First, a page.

Nazca drawing were created by removing the top layer of stones and pebbles, dark from prolonged exposure to the elements, to reveal the lighter soil beneath. The "graffiti" was believed to have been committed in between the 100 BC and 700 CE. The fact they still remain demonstrates how little precipitation this area receives.
What what the hell do they mean?
The drawings were not discovered until airplanes began to fly over the area early this century. Since their discovery they have become one of the world's ancient unsolved mysteries. Of course, this being the case a number of interesting theories have been proposed.
In 1941, Dr. Paul Kosok, a professor of history, saw the setting sun touch the horizon just above the end of a straight line at the base of which he was standing. The thought occurred to him that perhaps the drawings were part of an elaborate network of astronomical calculations. Dr. Maria Reiche, a mathematician and astronomer, became an ardent proponent of this theory. She did most of her calculations as they were done in those archaic times, with a pencil. The advent of computers destroyed the theory when a series of tests proved that correspondence between celestial bodies and the drawings were sporadic at best.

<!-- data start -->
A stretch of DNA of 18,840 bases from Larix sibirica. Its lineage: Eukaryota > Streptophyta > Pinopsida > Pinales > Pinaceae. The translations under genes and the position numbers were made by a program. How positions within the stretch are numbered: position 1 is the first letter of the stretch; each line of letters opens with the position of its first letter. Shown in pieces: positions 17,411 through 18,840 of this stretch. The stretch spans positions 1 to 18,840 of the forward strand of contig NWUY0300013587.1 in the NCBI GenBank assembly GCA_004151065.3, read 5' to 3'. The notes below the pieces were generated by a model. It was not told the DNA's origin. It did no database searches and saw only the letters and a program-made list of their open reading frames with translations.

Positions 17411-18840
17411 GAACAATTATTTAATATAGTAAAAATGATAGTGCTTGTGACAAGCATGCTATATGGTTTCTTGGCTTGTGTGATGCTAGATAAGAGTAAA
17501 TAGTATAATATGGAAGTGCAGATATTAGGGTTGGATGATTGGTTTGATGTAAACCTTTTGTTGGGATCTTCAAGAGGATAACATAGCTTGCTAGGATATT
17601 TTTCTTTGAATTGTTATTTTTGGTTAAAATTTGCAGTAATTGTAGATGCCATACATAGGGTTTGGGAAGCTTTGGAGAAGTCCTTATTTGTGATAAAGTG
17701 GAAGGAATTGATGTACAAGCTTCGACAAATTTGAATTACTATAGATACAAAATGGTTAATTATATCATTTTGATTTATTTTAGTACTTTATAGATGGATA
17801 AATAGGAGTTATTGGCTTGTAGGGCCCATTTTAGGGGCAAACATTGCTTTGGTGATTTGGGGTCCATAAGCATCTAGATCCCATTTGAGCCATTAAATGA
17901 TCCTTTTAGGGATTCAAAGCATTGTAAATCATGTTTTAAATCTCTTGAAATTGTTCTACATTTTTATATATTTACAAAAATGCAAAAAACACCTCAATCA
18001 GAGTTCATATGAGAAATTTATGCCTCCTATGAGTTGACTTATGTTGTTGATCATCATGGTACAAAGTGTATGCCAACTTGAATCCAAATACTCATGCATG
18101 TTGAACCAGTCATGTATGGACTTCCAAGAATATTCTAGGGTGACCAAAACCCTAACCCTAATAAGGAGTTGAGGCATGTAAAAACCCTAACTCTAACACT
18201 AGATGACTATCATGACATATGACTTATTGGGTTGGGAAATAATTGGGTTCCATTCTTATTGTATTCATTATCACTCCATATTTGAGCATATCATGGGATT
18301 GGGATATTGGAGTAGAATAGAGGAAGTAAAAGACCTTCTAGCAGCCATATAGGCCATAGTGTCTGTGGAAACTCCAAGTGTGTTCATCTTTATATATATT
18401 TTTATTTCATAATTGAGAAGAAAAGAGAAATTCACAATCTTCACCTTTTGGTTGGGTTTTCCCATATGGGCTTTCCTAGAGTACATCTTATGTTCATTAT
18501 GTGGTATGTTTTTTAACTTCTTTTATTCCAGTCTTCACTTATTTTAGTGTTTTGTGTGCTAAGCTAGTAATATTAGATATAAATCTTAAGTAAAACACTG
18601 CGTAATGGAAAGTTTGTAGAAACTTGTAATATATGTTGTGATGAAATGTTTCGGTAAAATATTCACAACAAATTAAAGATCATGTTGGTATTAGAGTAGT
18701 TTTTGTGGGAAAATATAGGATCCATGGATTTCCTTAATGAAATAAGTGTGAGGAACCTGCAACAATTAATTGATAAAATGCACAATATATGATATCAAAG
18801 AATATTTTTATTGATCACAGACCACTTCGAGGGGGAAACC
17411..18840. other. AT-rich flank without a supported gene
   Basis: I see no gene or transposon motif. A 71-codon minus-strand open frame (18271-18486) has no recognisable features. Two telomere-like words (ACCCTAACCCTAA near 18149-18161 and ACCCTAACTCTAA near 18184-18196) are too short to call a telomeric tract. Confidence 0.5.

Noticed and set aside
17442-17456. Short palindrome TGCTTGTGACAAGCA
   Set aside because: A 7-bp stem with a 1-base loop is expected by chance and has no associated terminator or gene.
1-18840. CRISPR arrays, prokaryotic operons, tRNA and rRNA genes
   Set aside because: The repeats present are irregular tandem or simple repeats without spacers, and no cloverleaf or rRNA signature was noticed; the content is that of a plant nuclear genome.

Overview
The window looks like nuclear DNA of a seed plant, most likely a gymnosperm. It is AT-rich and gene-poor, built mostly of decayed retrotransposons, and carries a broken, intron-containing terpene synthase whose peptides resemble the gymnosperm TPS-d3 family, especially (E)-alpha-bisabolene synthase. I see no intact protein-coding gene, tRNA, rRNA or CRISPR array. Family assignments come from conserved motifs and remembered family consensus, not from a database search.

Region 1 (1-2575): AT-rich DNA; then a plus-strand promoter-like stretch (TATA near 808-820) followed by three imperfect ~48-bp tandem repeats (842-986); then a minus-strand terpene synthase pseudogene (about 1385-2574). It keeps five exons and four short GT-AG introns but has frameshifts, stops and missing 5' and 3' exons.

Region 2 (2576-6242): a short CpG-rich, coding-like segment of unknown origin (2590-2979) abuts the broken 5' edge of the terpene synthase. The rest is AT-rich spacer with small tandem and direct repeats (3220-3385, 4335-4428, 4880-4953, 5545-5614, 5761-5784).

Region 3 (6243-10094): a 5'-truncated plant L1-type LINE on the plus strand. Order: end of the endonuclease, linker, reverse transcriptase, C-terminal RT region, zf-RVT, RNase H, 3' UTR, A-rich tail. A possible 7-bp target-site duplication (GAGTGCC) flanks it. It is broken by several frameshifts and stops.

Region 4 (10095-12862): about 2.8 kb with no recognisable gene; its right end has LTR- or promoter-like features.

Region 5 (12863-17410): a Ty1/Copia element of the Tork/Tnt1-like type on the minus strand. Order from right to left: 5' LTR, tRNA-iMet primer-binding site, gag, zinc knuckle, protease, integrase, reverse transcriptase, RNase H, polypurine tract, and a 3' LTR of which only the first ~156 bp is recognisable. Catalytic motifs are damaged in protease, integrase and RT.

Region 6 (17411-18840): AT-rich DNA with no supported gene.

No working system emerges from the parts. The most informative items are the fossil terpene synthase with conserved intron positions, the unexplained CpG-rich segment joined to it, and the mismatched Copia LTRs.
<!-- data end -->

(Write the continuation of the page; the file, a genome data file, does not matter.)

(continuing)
Wonder what Dr. Maria Reiche is doing these days?
Erich Von Daniken developed his own theory about the drawings. This one involved a very interesting history of extraterrestrial visitors. He proposes that the Nazcas hosted visitors from outer space who were only able to stay briefly. The Nazcas enjoyed their company greatly and wanted them to return. In an attempt to lure them back, the Nazcas deepened the marks that the original landings had caused. When the ETs did not reappear, the dispirited Nazcas drew new ones, this time in the shape of sacrificial symbols, like birds, animals and insects.
This theory has not yet been fully accepted or recognized by the scientific community.
Source: Mysteries of the Past